When I tell people what I do, they say, “Oh, that must be nice, doing what you love for a living!” Well, Squiders, now that I’ve worked both sides of the line, I’m here to tell you why you shouldn’t be quitting your day jobs anytime soon.
(I will preface that if you can make enough money from selling your fiction to do that full-time, more power to you. This post is not for you, you lucky bastards.)
“But, Kit,” you say, “you get to write and edit all the time. That must be awesome!”
Here was my day, Squiders. I wrote a 1000+ word article which required about three hours of research. I proofed and content edited about 30 pages of a novel. I proofed and formatted about 20 pages of a formal report. And then I got a headache from staring at the computer too much.
The problem with doing writing and editing as a job is, well, it becomes a job. I spend all my time chasing down rogue commas, and, when I finally–if I finally–get time to work on my own projects, I’m already worn out from editing and writing and I’d rather do almost anything else.
Your day job may not be your passion, but here’s some things you get out of having one:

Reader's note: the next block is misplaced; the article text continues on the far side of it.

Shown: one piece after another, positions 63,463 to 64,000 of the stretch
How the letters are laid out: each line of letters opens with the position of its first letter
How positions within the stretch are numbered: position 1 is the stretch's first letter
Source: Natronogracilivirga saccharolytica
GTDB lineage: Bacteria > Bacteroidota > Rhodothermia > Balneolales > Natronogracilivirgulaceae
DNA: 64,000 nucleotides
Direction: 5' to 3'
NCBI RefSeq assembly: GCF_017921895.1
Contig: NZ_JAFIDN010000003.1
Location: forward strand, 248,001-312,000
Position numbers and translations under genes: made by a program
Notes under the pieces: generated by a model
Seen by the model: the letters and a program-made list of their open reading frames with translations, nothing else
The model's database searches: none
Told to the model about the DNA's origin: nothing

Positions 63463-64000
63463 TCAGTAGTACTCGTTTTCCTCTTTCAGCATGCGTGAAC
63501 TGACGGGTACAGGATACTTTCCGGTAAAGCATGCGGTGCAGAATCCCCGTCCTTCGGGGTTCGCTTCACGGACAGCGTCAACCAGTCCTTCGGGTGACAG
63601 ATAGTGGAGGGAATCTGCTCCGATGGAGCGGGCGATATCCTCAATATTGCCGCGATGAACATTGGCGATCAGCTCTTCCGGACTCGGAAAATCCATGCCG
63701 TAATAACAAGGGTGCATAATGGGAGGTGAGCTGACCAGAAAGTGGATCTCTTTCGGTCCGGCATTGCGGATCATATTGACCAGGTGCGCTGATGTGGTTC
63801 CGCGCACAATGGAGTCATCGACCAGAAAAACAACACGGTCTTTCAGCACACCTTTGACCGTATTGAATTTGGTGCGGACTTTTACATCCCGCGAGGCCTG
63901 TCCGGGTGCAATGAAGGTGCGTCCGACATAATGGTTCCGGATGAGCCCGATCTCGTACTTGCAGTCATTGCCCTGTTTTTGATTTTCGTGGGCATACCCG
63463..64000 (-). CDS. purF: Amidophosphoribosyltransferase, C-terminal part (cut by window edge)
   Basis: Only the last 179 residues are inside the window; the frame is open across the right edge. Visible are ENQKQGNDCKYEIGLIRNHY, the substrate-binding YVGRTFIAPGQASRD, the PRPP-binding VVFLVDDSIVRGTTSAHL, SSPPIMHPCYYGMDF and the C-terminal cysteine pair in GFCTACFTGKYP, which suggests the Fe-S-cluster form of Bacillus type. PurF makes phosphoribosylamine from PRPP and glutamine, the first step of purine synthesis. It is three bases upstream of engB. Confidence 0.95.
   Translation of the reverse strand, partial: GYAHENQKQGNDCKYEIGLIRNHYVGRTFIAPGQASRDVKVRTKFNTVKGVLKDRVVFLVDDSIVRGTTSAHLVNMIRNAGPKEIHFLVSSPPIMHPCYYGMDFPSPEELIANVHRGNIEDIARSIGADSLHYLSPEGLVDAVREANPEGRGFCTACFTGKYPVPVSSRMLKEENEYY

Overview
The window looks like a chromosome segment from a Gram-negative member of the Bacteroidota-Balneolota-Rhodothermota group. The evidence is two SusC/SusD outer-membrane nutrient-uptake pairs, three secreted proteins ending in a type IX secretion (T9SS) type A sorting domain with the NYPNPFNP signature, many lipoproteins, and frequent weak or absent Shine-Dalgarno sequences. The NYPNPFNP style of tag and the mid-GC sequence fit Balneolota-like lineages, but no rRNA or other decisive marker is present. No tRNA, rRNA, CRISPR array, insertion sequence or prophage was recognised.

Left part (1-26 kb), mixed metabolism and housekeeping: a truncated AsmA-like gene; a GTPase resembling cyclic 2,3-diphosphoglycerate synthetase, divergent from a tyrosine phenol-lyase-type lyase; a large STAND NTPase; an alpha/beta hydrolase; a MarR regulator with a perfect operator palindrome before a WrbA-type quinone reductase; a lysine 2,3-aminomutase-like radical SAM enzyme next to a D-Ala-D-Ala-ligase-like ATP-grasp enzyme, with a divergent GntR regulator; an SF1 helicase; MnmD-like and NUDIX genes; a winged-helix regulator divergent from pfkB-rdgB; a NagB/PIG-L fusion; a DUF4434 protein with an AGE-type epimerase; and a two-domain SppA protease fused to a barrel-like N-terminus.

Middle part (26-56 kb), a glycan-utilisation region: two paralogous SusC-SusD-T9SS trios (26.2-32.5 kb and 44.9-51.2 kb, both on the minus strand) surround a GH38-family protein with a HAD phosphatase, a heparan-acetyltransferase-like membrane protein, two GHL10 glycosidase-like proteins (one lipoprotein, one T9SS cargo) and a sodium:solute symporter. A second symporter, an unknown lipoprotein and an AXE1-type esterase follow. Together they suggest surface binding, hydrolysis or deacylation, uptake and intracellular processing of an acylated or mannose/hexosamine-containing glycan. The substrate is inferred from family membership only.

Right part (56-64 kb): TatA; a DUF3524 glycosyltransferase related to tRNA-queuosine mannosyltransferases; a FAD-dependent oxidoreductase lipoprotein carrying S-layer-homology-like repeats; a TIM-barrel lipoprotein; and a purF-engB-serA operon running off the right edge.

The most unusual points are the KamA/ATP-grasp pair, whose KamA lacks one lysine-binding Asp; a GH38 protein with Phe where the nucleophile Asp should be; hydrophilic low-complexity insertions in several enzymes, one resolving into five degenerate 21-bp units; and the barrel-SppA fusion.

- You can focus on something else for awhile. Your subconscious mind will work through plot issues and craft prose for you while you work, and when you get to writing, you’ll be ready to go.
- You may not get to write as often as you like, but it’s almost always a pleasure when you do.
- Steady income! Important for supplying yourself with chocolate and plot ninjas.
- Your co-workers secretly think you’re cool.
- On that note, you have co-workers (probably) and don’t have to have “water cooler” conversations with the dog.
Your brain likes to compartmentalize things. I’ve found that now, since I do all my freelance work on my desktop, it’s almost impossible to write fiction here. Believe me, your brain thanks you for letting it do other things every now and again.
Disagree, Squiders? Anyone else work in writing/editing and have any thoughts on the matter?